And if we ‘go upstream’ far enough, we’ll be surprised by what we find.

4) The Surprising Truth We’ll Find If We Go Upstream Far Enough:

Even secular views are based on ‘beliefs’.

If we dig deep enough, if we go upstream far enough, we’ll come to a surprising truth: even the most hard-core Atheists rest their views on a bedrock of – wait for it –  beliefs.

Yes, beliefs.

Whether it’s your staunch pro-choice secular feminist colleague, your atheist father-in-law, or your pro-SSM bar-tender, their views – especially moral views –  ultimately rest on ‘faith commitments’ that can’t be proven by reason alone, or science alone.

And you know you’ve hit ‘belief  bedrock’ when you hear the statement ‘it just is’:

  • ‘Equality is a right – it just is!;
  • ‘Marriage is just a contract between two consenting adults’;
  • ‘Murdering innocent human beings is wrong – it just is!’.

Now when it comes to the critical topic of ‘justice’ – what’s just, right, fair –  Harvard Philosopher Michael Sandel has this to say:

Justice is inescapably judgmental. Whether we’re arguing about financial bailouts…surrogate motherhood or same-sex marriage, affirmative action or…CEO pay…questions of justice are bound up with competing notions of honor and virtue, pride and recognition. Justice is not only about the right way to distribute things. It is also about the right way to value things.’ [2]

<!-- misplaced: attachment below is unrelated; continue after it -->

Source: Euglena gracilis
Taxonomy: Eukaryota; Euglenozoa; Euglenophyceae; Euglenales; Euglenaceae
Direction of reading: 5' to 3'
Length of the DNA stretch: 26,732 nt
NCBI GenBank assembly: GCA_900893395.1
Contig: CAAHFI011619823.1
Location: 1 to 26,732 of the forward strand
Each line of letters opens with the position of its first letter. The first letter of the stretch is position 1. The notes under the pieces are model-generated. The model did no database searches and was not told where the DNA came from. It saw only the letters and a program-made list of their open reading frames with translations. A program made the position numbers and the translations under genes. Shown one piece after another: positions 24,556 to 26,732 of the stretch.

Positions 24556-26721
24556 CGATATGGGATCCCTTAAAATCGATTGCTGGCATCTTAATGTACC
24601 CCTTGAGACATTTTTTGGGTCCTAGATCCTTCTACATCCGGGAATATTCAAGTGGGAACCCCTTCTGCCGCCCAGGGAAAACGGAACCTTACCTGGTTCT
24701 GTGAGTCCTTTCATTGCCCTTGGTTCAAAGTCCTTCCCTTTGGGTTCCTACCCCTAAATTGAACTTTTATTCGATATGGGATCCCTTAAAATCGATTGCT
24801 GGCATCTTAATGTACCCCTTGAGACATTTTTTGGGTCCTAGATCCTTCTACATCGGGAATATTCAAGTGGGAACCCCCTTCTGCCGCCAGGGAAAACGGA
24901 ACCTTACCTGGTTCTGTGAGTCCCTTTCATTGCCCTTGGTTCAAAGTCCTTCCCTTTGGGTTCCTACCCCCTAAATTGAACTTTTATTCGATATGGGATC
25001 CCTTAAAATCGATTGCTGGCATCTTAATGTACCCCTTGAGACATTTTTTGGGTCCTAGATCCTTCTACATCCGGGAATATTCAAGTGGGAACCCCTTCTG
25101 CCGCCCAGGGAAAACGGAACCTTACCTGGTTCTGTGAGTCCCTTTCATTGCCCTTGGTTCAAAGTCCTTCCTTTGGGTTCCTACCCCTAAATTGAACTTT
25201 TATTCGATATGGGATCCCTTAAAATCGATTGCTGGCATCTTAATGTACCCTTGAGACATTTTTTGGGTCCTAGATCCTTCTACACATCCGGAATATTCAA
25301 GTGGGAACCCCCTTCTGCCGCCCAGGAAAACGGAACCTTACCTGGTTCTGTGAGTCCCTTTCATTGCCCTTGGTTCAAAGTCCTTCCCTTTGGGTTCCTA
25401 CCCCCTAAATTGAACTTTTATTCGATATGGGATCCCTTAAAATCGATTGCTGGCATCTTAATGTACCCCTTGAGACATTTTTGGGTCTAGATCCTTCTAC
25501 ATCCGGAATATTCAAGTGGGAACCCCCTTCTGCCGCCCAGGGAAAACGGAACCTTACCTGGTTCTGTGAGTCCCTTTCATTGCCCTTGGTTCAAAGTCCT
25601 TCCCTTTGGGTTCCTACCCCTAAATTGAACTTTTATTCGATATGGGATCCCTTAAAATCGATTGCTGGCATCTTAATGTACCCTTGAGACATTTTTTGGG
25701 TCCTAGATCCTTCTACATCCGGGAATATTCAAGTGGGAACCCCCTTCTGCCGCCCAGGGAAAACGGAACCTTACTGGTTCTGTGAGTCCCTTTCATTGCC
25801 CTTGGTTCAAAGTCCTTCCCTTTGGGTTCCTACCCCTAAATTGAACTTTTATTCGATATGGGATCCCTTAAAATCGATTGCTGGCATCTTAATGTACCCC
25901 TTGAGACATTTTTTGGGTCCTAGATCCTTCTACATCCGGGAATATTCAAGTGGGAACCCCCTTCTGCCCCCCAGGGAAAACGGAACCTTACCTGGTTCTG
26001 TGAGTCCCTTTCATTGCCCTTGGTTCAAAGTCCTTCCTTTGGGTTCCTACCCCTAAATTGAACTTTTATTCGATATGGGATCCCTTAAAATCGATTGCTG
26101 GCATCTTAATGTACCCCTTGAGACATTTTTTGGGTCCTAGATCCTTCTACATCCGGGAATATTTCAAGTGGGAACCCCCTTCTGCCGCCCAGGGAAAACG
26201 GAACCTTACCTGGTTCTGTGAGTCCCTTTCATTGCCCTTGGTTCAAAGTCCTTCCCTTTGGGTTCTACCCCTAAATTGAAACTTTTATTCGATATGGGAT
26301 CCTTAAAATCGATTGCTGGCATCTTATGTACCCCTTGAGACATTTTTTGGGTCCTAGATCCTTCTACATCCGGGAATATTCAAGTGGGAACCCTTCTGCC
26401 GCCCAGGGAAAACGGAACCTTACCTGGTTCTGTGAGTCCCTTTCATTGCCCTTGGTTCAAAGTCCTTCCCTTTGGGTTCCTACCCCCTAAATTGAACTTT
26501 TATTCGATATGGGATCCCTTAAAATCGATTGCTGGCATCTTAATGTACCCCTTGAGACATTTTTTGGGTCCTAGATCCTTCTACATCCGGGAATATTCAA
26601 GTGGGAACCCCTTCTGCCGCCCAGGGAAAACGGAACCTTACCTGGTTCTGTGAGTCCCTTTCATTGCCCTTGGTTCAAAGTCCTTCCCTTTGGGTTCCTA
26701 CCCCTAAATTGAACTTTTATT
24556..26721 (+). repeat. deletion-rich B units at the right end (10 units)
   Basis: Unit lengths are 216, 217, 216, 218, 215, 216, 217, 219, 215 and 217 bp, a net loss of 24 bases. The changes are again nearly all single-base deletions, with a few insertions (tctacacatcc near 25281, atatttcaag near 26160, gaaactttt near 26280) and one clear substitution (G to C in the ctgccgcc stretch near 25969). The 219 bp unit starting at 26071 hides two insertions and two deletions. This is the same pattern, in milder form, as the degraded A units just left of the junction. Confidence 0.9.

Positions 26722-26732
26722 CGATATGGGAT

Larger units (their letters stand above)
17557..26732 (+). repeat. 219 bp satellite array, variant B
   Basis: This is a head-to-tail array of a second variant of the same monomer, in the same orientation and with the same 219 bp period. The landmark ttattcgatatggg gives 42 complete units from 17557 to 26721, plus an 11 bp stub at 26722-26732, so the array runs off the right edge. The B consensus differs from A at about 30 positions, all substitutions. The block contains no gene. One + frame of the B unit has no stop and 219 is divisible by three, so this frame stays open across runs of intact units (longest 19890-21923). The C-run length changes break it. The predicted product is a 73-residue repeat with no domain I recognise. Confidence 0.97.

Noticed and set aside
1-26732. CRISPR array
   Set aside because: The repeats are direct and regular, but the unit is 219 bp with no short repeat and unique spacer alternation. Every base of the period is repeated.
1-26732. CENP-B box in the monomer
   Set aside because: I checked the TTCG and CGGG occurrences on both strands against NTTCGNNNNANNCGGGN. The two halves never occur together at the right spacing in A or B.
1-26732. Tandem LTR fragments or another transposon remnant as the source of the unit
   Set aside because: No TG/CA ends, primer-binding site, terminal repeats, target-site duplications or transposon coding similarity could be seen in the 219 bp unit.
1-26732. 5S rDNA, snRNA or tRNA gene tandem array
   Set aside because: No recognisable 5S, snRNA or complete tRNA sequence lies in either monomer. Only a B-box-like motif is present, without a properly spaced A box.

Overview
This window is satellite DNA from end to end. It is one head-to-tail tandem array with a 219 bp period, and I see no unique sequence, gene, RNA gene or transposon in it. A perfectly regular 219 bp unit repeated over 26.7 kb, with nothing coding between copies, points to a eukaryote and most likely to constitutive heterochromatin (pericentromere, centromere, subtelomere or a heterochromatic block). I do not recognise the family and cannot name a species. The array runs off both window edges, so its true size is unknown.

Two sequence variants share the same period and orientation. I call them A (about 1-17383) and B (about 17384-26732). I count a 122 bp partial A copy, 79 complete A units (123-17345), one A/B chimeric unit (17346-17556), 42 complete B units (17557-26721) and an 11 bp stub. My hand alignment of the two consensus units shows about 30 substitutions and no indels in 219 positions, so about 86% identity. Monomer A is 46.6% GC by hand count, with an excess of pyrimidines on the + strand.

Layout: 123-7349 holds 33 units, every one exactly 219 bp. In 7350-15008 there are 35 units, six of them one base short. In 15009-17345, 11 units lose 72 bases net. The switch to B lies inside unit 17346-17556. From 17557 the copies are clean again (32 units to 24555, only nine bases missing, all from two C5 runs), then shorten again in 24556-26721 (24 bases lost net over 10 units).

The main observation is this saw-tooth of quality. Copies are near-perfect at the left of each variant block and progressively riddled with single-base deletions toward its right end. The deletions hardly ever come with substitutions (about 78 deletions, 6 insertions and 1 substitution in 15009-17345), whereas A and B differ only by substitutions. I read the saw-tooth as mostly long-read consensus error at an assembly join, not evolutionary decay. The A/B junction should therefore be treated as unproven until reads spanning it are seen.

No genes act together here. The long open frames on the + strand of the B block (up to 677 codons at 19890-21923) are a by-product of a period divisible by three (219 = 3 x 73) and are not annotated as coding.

And “valuing things” is always based on beliefs about the purposes of life, human nature, right and wrong – all of which are moral and ‘religious’.

Go Upstream For a Better Conversation

If you want a better gospel conversation with your neighbour, go upstream with them. Ask them the two critical questions. Help them  see their own (often unexamined) beliefs. And chances are, you’ll have a better chance of sharing the gospel with them.

 

[1] For further info, see the outstanding book: Greg Koukl, Tactics: A Game Plan For Discussing Your Christian Convictions (Grand Rapids, MI: Zondervan, 2009).

[2] Michael Sandel, Justice: What’s The Right Thing To Do? (London: Penguin, 2009), 261.


Originally published at AkosBalogh.com